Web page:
“Hey dumb lady!” Angry at some stupid women while driving along the Garden State Parkway down to Bradley Beach.
“Pass the fuckin’ butter.” The classic fear of every soldier returning to civilian life - inadvertently said at the dinner table.
Dad was early for a business appointment in Williamsburg, and so went into a coffee shop and ordered something at the counter. This Hasidic guy was sitting next to him, and started telling his tale of woe about this woman who was accusing him of impregnating her. “And you know what? I didn’t even fuck her!” said the man.
I once asked Dad what one of our neighbors did for a living. “He’s a slumlord,” he said dismissively. Mom, though probably agreeing with Dad, was nonetheless upset at this response to his impressionable son. “He provides housing for poor people,” she said.
One of Dad’s favorite socialist/worker poems, by Sarah N. Cleghorn:
The golf links lie so near the mill,
No one goes there anymore, it’s much too crowded. – Gerson (actually, Yogi Berra)
A seafood loving man arrives in Boston from the midwest and gets in a cab. He asks the cab driver, “Do you know where I can get scrod?” The driver replies, “I’ve been asked that question a million times, but never in the pluperfect subjunctive.”
Pay no attention to that man behind the curtain! - The Wizard of Oz. Dad often invoked this line when describing the criminal behavior of various Republican administrations and the condescending lies they unleashed on the public.
Dad “discovered” the following performers way before they became names: Al Pacino in “Does the Tiger Where a Necktie”, Dustin Hoffman, in "Journey of the Fifth Horsman,” not forgetting Hans Conried and Barbra Streisand.
“Occasionally…” Dad’s answer to the land-selling pitchman at the “The Hideout” (in the Poconos) as he sat with him in the front seat of the touring wagon. The question was, “Do you enjoy playing golf Mr. Silverman?” We stifled our laughter in the back seats. This immediately became a classic family joke. To this day, when the answer is a resounding, emphatic “No", we might instead answer “Occasionally,” and then break out laughing.
“Uh, I deffy feel….” Dad’s imitation of an athlete being interviewed.
“How about taking the scenic route?” Coming home from Bradley, Mom always just wanted to take the Parkway and be done with it, but Dad loved driving north along the shore toward Sandy Hook, and then picking up the Turnpike.
“These are our hotels!” Dad, sweeping his arm toward the great old hotels of Atlantic City in the early ‘60s. They had owned a few shares in one of them.
Doctor: Well I got good news and bad news
Looking at their office building on Chestnut Ridge Road in Woodcliff Lake: “I find it a little troubling that the Otis Elevator Corporation is housed in a one-storey building.”
“I have seen Marius Goring many times, but I do not know who Marius Goring is.”
“This would be a good place for a restaurant,” said in a less than adequate restaurant.
“A Long Branch branch of a Red Bank bank.” A little Silvermanian word play.
“If Tuesday Weld married Frederick March the Third she’d be Tuesday March the Third.”
At the Peace Vigil at the Nanuet Four Corners, one week Gerson and Jerry joined Dad. One of the regular Quaker women approached and said, “Oh I see we have three generations here today” (Gerson was Dad’s old school chum.)
The guidebook to Nanuet, entitled What to Do in Nanuet reads “You’re doing it.”
"Did you know that Ricardo Mantalban is Jewish? Yeah, his real name is Richard Mandelbaum; he grew up on the Grand Concourse in The Bronx." More recently, I now insist that Montreal's Pont Jacques-Cartier is actually named for Jewish comedian Jack Carter.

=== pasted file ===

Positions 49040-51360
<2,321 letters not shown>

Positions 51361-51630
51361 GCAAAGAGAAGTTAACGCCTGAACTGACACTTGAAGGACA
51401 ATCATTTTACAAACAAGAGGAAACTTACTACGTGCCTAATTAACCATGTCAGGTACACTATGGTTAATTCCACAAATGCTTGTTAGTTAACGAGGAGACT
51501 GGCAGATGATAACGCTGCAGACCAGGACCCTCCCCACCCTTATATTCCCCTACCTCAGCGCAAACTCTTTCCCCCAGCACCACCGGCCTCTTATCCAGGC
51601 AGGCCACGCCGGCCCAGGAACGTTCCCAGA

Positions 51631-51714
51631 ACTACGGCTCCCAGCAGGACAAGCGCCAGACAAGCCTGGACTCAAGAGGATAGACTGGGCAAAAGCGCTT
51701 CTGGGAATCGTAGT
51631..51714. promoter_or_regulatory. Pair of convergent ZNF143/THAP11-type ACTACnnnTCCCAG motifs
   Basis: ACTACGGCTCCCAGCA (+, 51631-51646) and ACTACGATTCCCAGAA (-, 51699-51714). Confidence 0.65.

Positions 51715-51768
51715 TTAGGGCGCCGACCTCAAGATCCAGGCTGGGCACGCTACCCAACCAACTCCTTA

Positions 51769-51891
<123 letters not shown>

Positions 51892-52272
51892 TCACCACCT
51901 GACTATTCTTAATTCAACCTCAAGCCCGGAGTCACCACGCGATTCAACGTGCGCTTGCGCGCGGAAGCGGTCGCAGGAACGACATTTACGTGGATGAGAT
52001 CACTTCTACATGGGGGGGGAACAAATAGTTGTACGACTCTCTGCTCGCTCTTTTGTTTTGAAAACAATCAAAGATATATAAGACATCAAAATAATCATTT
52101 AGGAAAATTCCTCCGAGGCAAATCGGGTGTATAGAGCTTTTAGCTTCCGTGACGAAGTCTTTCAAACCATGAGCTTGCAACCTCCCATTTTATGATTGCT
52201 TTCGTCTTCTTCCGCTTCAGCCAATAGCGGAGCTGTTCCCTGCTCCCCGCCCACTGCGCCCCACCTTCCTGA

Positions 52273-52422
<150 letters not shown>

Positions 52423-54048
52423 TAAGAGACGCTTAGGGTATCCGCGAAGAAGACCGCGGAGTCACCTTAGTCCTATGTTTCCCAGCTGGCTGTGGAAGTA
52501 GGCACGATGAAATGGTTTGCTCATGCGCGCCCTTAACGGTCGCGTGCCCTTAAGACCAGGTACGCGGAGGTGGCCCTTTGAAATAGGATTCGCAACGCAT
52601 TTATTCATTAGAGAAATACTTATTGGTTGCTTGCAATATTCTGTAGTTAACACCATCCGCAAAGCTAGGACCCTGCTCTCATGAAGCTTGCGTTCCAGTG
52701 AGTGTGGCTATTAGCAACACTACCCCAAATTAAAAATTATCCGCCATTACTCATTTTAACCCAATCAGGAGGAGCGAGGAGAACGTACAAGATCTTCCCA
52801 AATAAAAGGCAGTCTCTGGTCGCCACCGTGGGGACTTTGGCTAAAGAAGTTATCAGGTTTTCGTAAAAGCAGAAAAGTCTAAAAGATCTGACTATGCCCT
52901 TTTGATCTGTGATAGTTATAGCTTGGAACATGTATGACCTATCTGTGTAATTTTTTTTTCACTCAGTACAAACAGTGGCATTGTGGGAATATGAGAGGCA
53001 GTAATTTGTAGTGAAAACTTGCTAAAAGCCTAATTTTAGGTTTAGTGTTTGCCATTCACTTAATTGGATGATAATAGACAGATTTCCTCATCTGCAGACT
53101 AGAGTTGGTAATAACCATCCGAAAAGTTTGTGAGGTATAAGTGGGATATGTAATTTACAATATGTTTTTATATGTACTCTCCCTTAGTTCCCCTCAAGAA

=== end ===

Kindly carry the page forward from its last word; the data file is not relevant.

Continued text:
“Good evening ladies and germs…” The classic “bad” standup comedian, the palm of his hand, pointing down, resting on the side of his torso.
Dad plotzed over the old Harvey Korman routine in which he plays an amnesiac. He hears a telephone ring and picks up a banana and says” Hello?” Looking at the yellow fruit, he says “Oh how silly of me!” and promptly turns the banana upside down and again says “Hello!” Later his memory seems to be returning to him: “Wait a minute! It’s coming back to me! I remember who I am! I am a man about this tall!” holding his hand up to around the base of his neck to indicate the height.
Immediately After his angioplasty procedure, Dad told Jerry how strange it was for him to be lying naked while four women nurses were all around him. Then, when the most attractive of the four applied a condom, he told me he said to her “I only wish we could do this sometime under better circumstances.” Upon further interrogation, Dad admitted that he did not actually speak these words.
"Hey, come on! Shithead is gonna speak.” Nixon was always “Shithead” in the Silverman household, but the term has generalized to include many Republican leaders. (Recent Addendum: I was on the phone with Mom the day that Rumsfeld resigned, and she said she couldn’t talk now because Shithead was on tv. I asked which Shithead, there are lots of Shitheads now. She said “The Head Shithead!” i.e. Bush.
When Dad saw Catherine O'Hara's turn (both figurative and literal) as the dispatcher in SCTV's "Emergency Caterers" sketch, he said, "Okay Dan, I admit it. She's a genius."
A song Dad taught all the kids:
Nobody likes me,
Fuzz, duzz, fuzz, duzz,
From the Staff Production of the Glama Country Club, Catskill Mountains, New
Egg Creams—a little bit of Brooklyn that made it all the way to Newark.
Home of The Brave; The Survivors; All My Sons (Plays that Dad performed in).
Newark hangouts: Syd's Hot Dogs, Weequahic Diner, Milman's, Coffaro's Pizza.
Rutt’s Hut on River Road in Clifton: hot dogs boiled in oil!
Stated by one of Jersey City's "finest", a police captain following an auto accident in which Dad was rear-ended in the Viaduct near the Holland Tunnel by a man with a heavy Jewish accent (in the presence of Uncle Paul who was then 11): "Don't let that fucking Jew prick shit you."
Pudding Egg: A Bob Silverman omelet, made with egg, chunks of Jewish rye bread (no crust), a little milk, salt, and pepper.
Dad always mainatained that the Oscars were a total racket, because Olivier should have won for every film he was in. It's still true: Meryl Streep should win every single time!
“Your loving son, Bob Silverman” -Dad’s closing in letters to his mother.